In the early 1970s, Hymes coined the term "communicative competence" to refer to the level of mastery of a given language.Over the years, anthropologists have researched extensively(Bachand, 2013). Much of their research work is available at at least one of these three categories of libraries: governmental, private or institutional. Also, some of the literature is available online from the several sites that host scholarly articles. Nonetheless, to a greater extent, anthropologists continue to rely primarily on printed sources. Unfortunately, much of the research in anthropology remains fragmented. For instance, one may not come across an encyclopedia that brings together all research work on cultural events. This scenario makes desktop research in anthropology difficult.Cultural identity refers to the part of a person’s self-concept that emanates from their membership to a group that subscribes to a given culture (Jaspal, 2009). Collective cultural identity, on the other hand, stems from the need of groups to define and distinguish themselves from the wider society. For instance, the Turkish Cultural Centres across the United States enables Americans of Turkish descent and visiting Turks to stay in touch with the Turkish culture and set themselves apart from the wider contemporary culture of Americans. In order for a group to sustain their cultural identity, there must be a string that binds them together, such as a common heritage.In its simplest form, sociolinguistics studies the link between society and language. There exist several possible relationships. First, the way the society is structured may influence the structure of language. For example, in a country with several ethnic groups, the language of the most dominant group may be adopted as the national language. Secondly, language may influence the structure of the society. Thirdly, the two aspects may influence each other simultaneously. The third relationship has received less scholarly attention (Garner, Raschka, & Sercombe, 2006).The dinner has been organized to take place at the Turkish Cultural Center (TCC) in Manhattan, New York. While not entirely new to Manhattan TCC, women’s dinners are less frequent than other activities the center organizes from to time. These include friendship dinners, cultural nights, classes in Turkish, luncheon forums, Turkish festivals, family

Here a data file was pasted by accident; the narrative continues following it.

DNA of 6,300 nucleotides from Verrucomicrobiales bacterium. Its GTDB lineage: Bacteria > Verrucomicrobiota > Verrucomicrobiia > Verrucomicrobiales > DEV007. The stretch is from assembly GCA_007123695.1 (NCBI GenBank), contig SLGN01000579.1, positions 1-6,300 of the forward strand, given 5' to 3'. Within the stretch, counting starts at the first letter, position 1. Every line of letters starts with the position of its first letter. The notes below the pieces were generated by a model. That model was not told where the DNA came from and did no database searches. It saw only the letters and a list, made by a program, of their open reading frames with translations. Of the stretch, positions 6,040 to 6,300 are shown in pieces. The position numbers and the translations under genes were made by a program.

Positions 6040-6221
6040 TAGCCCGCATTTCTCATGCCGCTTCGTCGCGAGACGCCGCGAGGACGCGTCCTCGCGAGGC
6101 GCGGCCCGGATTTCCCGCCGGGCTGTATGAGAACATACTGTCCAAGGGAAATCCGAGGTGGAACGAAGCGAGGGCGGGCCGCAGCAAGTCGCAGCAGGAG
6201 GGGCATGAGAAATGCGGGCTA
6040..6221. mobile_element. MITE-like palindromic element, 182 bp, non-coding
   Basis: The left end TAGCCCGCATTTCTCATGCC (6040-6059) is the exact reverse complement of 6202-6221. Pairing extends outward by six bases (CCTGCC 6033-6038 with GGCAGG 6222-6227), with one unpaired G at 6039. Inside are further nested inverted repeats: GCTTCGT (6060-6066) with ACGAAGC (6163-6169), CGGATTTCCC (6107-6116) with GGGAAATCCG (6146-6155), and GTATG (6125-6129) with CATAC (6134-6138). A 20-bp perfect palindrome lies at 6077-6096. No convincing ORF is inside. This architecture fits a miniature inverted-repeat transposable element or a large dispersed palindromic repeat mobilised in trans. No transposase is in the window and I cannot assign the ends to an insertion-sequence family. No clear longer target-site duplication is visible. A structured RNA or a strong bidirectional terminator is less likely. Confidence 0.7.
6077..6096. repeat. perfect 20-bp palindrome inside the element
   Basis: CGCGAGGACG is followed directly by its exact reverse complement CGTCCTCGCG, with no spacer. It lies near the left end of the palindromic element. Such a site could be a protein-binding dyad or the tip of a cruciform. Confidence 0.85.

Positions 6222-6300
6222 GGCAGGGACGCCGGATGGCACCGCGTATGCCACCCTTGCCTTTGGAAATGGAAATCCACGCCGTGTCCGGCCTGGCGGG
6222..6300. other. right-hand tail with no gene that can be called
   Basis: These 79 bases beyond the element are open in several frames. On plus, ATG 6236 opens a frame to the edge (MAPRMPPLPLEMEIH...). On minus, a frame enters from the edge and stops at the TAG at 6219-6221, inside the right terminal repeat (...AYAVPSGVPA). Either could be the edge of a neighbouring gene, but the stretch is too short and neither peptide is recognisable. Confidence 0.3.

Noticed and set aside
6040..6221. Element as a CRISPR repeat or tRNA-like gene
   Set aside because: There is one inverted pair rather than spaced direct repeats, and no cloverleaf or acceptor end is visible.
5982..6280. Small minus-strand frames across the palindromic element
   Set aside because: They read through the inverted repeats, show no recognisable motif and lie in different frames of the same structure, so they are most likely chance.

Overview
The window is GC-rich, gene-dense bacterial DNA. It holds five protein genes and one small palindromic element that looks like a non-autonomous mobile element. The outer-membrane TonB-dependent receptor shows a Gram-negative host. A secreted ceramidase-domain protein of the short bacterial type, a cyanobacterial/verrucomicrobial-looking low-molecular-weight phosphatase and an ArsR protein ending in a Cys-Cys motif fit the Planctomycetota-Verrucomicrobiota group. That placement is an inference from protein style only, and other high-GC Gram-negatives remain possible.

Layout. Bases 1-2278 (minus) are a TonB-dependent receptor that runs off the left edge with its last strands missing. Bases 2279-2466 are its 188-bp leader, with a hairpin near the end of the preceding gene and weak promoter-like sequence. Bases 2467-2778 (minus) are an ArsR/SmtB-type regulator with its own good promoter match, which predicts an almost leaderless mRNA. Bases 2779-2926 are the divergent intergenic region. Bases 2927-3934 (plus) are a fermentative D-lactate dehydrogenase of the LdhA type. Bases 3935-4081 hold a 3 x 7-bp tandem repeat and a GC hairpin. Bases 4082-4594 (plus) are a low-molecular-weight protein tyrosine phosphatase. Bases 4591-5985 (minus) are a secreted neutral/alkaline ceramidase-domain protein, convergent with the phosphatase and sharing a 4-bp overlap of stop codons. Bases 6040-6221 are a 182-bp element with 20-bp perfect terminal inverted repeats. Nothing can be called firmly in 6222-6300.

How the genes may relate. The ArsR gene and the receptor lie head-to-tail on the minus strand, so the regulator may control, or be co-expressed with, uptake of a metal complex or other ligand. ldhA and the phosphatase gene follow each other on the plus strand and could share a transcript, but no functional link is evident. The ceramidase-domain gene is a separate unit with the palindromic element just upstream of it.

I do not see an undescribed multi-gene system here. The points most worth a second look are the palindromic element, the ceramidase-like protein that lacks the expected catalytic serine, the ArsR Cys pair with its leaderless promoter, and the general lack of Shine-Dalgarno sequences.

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Garner, M., Raschka, C., & Sercombe, P. (2006). Sociolinguistic Minorities, Research, and Social Relationships. Journal of Multilingual and Multicultural Development, 27(1)61-78.
Harddix, M. (2008). Beyond Sociolinguistics: Towards a Critical Approach to Cultural and Linguistic Diversity in Teacher Education. Language and Education, 254-270.
Jaspal, R. (2009). Language and social identity: A psychosocial approach. Psych-Talk, 17-20.
Jordan, J. (2005). Dell Hymes, Kenneth Burkes "Identification," and the Birth of Sociolinguistics. Rhetoric Review, 24(3)264-279.
McGill, K. (2013). Political Economy and Language: A Review of Some Recent Literature. Journal of Linguistic Anthropology, 23(2)196-213.
van Ostade, I. T.-B. (2012). An Introduction to English Sociolinguistics. English Studies, 93(8) 993-996.
Wiemann, J., & Backlund, P. (1980). Current Theory and Research in Communicative Competence. Review of Educational Research, 50(1)185-199.
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